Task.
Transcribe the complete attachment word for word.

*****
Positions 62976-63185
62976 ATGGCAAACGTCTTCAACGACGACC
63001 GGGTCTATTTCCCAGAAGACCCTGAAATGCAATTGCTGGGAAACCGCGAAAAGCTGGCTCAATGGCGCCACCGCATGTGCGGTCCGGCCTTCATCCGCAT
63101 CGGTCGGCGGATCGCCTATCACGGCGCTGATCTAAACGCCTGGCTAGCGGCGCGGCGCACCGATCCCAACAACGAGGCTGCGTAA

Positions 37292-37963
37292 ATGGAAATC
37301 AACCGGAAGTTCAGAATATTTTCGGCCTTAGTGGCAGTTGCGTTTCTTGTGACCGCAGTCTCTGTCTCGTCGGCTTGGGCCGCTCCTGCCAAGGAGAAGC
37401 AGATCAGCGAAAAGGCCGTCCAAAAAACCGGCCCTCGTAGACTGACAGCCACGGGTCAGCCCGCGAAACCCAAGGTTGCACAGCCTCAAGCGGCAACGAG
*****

Positions 62976-63185
62976 ATGGCAAACGTCTTCAACGACGACC
63001 GGGTCTATTTCCCAGAAGACCCTGAAATGCAATTGCTGGGAAACCGCGAAAAGCTGGCTCAATGGCGCCACCGCATGTGCGGTCCGGCCTTCATCCGCAT
63101 CGGTCGGCGGATCGCCTATCACGGCGCTGATCTAAACGCCTGGCTAGCGGCGCGGCGCACCGATCCCAACAACGAGGCTGCGTAA

Positions 37292-37963
37292 ATGGAAATC
37301 AACCGGAAGTTCAGAATATTTTCGGCCTTAGTGGCAGTTGCGTTTCTTGTGACCGCAGTCTCTGTCTCGTCGGCTTGGGCCGCTCCTGCCAAGGAGAAGC
37401 AGATCAGCGAAAAGGCCGTCCAAAAAACCGGCCCTCGTAGACTGACAGCCACGGGTCAGCCCGCGAAACCCAAGGTTGCACAGCCTCAAGCGGCAACGAG